Jeremy Butterfield

Making words work for you

Where does the word television come from? Twentieth-century words: the first quinquennium.

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A 1900 word that had to wait over 25 years to be instantiated. (Yup, that’s a word too — from 1949.)


A few days ago, I started a daily tweet with two, or occasionally three, words per year for every year of the twentieth century, starting in 1900. I tweet them with their first citation from the OED, which is the source I extracted them from/from which I extracted them [strike through according to taste].

I can hardly claim that this is a unique or novel approach, but it is fun and illuminating in several different ways. You never know what you will find until you find it, if you see what I mean. A bit like online dating — or so they tell me — but without the risk.

What I will do here is list the pairs or triplets of words selected for 1900-1904; provide more information about one of them, namely the gogglebox; and mention others that I didn’t tweet about.

(The full list of my entirely subjective selection is at the end.)

Selecting according to how often the words are used

For any given year, the OED records hundreds of “new words”. For instance, for 1900 there are 686. (That is, extracting “headwords”, rather than “lemmas” or “meanings”.)

How to choose?

They come ordered alphabetically – Hello! The OED is a dictionary — which means that the first one for 1900 is abiologic = abiological – hardly a vocable to set this word buff’s pulses racing.

I had to find a quick and dirty way of identifying potentially interesting ones. The OED rescued me: it helpfully indicates how often a word is used nowadays by means of a series of eight frequency bands, full details of which you can see here.
Sorting words for 1900 by current frequency banishes the worthy but boring abiologic and enthrones…television.

“What!” I hear you say. “TV hadn’t been invented back then.” Correct, it hadn’t. But something/someone does not necessarily have to exist just because there is a word or phrase for them (think unicorns, phlogiston, Bertrand Russell’s teapot, the Philosopher’s Stone, basilisks, Aphrodite, mirages, and, probably, God, to name just a few).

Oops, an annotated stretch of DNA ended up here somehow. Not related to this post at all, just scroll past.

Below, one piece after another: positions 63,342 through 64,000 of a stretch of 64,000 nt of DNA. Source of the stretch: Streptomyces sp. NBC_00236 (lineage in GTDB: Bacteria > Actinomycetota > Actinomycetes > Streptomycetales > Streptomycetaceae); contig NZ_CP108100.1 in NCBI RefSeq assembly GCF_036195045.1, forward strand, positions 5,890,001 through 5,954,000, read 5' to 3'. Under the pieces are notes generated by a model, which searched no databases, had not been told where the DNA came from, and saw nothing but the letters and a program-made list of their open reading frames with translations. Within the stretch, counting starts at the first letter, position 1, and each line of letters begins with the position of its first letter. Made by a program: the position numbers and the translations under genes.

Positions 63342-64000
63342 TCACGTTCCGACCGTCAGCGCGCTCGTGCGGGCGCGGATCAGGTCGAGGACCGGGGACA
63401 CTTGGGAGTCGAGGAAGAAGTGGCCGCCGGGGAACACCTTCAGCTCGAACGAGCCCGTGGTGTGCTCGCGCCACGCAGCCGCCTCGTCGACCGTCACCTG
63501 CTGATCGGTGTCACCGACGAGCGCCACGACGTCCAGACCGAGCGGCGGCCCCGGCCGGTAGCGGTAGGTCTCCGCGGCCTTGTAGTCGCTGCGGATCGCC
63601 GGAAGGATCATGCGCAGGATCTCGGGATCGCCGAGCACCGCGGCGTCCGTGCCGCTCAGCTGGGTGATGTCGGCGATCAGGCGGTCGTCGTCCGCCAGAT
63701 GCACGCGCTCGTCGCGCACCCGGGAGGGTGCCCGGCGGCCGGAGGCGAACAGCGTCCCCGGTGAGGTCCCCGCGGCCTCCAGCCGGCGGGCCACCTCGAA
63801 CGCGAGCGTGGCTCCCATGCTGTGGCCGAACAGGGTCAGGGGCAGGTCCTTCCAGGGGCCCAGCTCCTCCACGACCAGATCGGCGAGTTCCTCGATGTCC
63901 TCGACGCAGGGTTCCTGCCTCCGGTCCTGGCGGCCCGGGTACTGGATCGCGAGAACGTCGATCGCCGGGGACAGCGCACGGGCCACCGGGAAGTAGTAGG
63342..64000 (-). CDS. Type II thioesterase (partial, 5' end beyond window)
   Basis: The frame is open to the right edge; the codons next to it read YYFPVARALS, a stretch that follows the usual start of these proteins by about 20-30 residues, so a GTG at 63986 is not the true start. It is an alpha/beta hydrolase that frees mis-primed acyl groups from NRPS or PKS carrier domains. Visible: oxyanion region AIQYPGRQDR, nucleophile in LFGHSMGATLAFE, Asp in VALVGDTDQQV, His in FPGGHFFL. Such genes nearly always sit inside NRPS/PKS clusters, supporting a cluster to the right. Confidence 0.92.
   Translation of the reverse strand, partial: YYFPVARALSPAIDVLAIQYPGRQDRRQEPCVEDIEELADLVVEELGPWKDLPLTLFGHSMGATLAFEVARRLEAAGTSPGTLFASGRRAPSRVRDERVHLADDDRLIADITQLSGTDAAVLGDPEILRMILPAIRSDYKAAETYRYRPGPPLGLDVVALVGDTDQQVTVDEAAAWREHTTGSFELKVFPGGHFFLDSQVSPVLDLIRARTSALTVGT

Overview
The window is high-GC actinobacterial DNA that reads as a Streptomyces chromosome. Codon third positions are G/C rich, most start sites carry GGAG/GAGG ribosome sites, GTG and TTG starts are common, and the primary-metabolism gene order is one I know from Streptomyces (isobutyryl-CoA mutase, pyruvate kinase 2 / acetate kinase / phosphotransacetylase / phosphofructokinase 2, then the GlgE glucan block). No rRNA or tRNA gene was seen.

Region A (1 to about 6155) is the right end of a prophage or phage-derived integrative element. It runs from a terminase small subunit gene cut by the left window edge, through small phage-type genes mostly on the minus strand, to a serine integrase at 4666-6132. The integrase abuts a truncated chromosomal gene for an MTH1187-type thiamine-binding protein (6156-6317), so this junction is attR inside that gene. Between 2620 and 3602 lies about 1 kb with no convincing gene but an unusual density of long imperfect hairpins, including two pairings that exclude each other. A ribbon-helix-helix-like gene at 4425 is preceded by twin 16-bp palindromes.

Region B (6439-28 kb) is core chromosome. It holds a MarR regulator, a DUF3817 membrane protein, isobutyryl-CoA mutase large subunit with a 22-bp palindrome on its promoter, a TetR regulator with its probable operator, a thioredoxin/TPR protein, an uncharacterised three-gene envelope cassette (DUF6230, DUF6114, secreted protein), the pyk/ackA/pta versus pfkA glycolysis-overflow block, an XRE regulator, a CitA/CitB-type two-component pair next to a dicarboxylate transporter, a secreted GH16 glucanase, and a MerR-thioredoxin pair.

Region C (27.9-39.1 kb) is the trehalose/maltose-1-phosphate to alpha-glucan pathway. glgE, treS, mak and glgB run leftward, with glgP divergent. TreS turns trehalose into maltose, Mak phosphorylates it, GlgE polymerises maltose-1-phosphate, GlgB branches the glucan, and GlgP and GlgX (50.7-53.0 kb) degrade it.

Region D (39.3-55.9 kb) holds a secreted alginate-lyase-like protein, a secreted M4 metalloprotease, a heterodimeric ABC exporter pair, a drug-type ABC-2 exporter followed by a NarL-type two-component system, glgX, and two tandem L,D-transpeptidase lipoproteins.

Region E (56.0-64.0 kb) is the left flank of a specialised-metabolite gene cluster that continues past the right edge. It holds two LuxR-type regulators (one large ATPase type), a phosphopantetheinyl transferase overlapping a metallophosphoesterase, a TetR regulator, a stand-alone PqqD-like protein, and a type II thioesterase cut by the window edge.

Smog: first named and shamed in 1905. The Big Apple looking very mysterious and Whistlerian.

Reality imitates language

The divine Oscar paradoxed that “Life imitates art more than Art imitates life.”

It is similarly true that Reality sometimes imitates, or at least catches up with, Language, particularly the language of science and science fiction. H.G. Wells’s coined atomic bomb in 1914, decades before it became reality. Television also nicely illustrates this same phenomenon.

The first 1900 citation speculates excitedly and futuristically. It is from the June issue of The Century Magazine, an illustrated monthly US publication started in 1881 that lasted nearly half a century. The second is from The Electrician, which, no, is not yer average sparky, but an august and earnest London publication billed by Wikipedia as “the earliest and foremost electrical engineering and scientific journal”, and published for nigh on a hundred years.

Through television and telephone we shall see and hear one another as perfectly as though we were face to face.

[GASP!]

(One day it will finally dawn on inveterate texting addicts that you can actually SPEAK face to face on a mobie)

At the afternoon sitting on Friday, M. C. Perskyi read a communication on ‘Television’, describing a number of apparatus based on the magnetic properties of selenium.
31 Sept. 822/2

The OED revised (3rd edn) definition for television goes as follows: “A system used for transmitting and viewing images and (typically) sound; the action of transmitting and viewing images using such a system (now rare). In later use: esp. such a system used for the organized broadcast of professionally produced shows and programmes.”